Citizen journalism refers to the reporting of news events by members of the public using the Internet to spread the information. Citizen journalism can be a simple reporting of facts and news that is largely ignored by large media companies. It is easily spread through personal websites, blogs, microblogs, social media and so on. Some types of citizen journalism also act as a check on the reporting of larger news outlets by providing alternative analysis.
Computational Journalism can be defined as the application of computation to the activities of journalism such as information gathering, organization, sensemaking, communication and dissemination of news information, while upholding values of journalism such as accuracy and verifiability.
Enterprise journalism is reporting that is not generated by news or a press release, but rather generated by a reporter or news organization based on developed sources. Tied to "shoe-leather" reporting and "beat reporting," enterprise journalism gets the journalist out of the office and away from the traditional news makers.
Gonzo journalism is a style of journalism that is written without claims of objectivity, often including the reporter as part of the story via a first-person narrative. The word "gonzo" is believed to have been first used in 1970 to describe an article by Hunter S. Thompson, who later popularized the style.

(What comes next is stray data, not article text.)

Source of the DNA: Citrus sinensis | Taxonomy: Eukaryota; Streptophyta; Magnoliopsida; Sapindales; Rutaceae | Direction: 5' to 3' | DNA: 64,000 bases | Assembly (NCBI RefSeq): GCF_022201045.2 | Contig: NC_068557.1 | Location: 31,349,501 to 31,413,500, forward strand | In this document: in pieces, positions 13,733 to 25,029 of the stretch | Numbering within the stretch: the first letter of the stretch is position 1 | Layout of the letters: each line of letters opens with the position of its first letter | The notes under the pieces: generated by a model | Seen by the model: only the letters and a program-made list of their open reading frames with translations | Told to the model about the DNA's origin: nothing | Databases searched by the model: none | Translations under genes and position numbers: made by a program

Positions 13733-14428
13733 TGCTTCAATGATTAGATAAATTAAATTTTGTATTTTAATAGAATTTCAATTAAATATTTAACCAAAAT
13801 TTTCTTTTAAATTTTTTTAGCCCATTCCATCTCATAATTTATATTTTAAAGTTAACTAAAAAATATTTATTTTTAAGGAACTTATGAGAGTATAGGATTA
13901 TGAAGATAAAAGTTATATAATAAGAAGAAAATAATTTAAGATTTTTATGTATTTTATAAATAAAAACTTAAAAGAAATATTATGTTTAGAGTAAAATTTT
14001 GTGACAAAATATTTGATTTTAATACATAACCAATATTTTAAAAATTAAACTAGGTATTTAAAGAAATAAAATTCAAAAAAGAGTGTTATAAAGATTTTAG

Pack journalism is the characterization of news reporting in which reporters from different news outlets collaborate to cover the same story, leaving news reporting homogenous. This is the practice whereby reporters use the same sources of information for their stories.
Philanthrojournalism (also known as not-for-profit journalism (NPJ), non-profit journalism or think tank journalism) is the practice of journalism as a non-profit organization. Like all non-profit organizations, NPJs depend on private donations or foundation grants to pay for operational expenses.
Tabloid journalism, type of popular, largely sensationalistic journalism that takes its name from the format of a small newspaper, roughly half the size of an ordinary broadsheet. Tabloid journalism is not, however, found only in newspapers, and not every newspaper that is printed in tabloid format is a tabloid in content and style.